Tulsa Law Review
What makes religion distinctive, and how does answering that question help us answer questions regarding religious freedom in a liberal democracy? In their books on religion in the United States under our Constitution, Andrew Koppelman (DefendingAmerican Religious Neutrality) and Brian Leiter (Why Tolerate Religion?) offer sharply different answers to this set of questions. This review essay first explores why we might treat religion distinctively, suggesting that in our constitutional order, it makes sense to focus on theism (or any roughly similar analogue) as the hallmark of religious belief and practice. Neither Koppelman nor Leiter focuses on this, in part because it seems to exclude nontheistic religions that are part of the American fabric. I think this is a mistake, and will explain why.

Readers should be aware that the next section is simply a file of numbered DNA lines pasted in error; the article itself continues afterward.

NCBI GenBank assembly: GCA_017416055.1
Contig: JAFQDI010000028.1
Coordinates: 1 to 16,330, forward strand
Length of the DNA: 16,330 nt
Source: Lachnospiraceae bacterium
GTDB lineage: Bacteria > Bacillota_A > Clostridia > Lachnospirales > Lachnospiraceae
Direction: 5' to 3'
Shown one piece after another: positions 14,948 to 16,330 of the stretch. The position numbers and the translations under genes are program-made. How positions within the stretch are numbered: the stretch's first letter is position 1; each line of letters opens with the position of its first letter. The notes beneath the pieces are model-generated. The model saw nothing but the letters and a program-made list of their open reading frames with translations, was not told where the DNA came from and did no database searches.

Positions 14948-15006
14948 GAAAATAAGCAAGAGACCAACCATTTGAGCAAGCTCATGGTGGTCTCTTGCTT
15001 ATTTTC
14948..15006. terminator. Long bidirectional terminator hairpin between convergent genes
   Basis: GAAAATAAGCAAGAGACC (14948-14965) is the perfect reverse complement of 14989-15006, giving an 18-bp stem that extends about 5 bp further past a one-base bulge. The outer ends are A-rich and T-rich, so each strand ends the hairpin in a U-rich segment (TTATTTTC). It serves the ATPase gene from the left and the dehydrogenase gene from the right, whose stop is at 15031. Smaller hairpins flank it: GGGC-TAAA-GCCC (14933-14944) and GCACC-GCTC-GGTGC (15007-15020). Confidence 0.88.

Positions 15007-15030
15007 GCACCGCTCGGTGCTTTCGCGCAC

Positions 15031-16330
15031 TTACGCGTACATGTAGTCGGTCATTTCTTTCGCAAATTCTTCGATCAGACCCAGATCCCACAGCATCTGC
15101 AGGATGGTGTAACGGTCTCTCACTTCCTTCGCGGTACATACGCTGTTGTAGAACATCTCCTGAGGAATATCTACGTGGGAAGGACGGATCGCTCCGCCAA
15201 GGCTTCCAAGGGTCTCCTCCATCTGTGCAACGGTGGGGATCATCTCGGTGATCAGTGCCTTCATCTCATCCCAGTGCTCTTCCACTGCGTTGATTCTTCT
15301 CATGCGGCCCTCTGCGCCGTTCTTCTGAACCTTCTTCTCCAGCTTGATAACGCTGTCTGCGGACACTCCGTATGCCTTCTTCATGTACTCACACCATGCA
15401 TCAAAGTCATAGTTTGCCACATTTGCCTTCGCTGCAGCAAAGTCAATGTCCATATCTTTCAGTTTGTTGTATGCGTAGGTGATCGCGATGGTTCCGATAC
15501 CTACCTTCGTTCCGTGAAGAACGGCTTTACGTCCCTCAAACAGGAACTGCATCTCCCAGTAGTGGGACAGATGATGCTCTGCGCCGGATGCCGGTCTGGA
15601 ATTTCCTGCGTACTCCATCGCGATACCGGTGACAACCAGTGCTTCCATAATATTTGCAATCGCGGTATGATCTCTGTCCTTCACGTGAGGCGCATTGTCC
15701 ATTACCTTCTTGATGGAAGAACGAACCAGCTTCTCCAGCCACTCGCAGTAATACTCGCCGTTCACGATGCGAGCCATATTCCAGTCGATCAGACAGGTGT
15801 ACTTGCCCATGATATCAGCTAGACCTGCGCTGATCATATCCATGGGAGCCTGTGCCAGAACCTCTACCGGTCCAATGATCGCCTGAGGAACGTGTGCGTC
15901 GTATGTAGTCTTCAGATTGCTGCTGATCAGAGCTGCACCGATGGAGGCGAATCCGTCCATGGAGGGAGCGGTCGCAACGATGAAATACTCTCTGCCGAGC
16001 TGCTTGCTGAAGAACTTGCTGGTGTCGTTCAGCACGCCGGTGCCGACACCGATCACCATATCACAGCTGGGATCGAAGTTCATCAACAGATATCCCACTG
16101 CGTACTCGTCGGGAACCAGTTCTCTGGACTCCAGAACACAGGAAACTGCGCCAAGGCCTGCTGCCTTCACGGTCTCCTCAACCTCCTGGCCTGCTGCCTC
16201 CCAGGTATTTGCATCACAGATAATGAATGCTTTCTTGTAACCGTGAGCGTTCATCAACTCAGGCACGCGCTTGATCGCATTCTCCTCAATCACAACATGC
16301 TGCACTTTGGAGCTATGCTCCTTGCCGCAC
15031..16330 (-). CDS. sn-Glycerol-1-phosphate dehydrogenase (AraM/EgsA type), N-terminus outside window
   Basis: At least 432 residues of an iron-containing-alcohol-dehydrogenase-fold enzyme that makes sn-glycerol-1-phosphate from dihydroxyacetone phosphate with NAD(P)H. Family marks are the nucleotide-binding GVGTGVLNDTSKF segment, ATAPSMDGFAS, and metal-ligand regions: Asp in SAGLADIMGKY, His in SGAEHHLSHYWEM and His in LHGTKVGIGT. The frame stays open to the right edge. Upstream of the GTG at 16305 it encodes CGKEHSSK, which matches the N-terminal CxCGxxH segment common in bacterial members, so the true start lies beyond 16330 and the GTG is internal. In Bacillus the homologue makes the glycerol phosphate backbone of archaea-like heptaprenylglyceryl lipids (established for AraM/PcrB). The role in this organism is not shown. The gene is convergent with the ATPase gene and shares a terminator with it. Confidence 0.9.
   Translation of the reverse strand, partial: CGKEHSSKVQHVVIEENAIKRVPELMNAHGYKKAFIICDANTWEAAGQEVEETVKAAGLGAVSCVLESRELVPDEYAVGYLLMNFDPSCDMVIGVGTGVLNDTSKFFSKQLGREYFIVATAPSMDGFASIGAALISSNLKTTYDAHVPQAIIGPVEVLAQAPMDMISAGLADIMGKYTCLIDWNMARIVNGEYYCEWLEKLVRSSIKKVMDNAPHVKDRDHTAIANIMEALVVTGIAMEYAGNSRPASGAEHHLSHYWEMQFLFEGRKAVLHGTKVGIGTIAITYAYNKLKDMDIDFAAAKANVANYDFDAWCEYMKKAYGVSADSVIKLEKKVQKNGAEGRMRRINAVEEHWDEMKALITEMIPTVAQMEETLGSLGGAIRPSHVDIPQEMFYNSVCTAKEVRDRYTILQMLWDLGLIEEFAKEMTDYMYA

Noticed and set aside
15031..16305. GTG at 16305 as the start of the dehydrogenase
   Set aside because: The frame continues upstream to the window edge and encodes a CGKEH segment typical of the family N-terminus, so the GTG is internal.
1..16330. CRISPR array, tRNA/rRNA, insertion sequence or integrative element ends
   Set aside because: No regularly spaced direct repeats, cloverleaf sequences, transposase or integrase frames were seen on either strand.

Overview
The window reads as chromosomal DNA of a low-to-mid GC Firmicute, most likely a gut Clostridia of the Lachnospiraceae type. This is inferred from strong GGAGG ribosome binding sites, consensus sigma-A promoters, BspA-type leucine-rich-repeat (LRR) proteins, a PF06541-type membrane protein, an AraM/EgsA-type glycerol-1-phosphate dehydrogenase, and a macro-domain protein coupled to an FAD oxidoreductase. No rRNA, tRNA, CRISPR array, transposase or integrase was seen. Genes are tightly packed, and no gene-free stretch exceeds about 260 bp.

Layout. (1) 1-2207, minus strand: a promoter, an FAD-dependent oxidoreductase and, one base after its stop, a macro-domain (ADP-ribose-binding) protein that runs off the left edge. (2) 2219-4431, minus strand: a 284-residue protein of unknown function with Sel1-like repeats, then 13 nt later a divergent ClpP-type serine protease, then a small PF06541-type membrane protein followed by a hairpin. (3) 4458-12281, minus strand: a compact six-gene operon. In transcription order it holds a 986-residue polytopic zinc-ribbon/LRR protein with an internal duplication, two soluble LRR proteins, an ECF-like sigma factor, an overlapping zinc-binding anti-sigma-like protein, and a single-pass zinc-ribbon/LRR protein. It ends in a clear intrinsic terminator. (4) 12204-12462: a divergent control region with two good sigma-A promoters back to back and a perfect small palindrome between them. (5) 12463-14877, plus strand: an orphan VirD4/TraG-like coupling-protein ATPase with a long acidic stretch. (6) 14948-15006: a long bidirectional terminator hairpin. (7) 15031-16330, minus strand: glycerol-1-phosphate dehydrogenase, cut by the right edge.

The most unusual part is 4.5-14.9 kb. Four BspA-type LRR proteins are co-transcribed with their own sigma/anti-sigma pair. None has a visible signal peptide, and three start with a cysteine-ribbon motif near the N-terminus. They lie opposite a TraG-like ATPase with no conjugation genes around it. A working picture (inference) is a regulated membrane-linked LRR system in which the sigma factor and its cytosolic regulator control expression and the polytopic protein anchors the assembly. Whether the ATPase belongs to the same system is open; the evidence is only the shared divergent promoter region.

Abner S. Greene,
Religion and Theistic Faith: On Koppelman, Leiter, Secular Purpose, and Accomodations, 49 Tulsa L. Rev. 441
Available at: http://ir.lawnet.fordham.edu/faculty_scholarship/539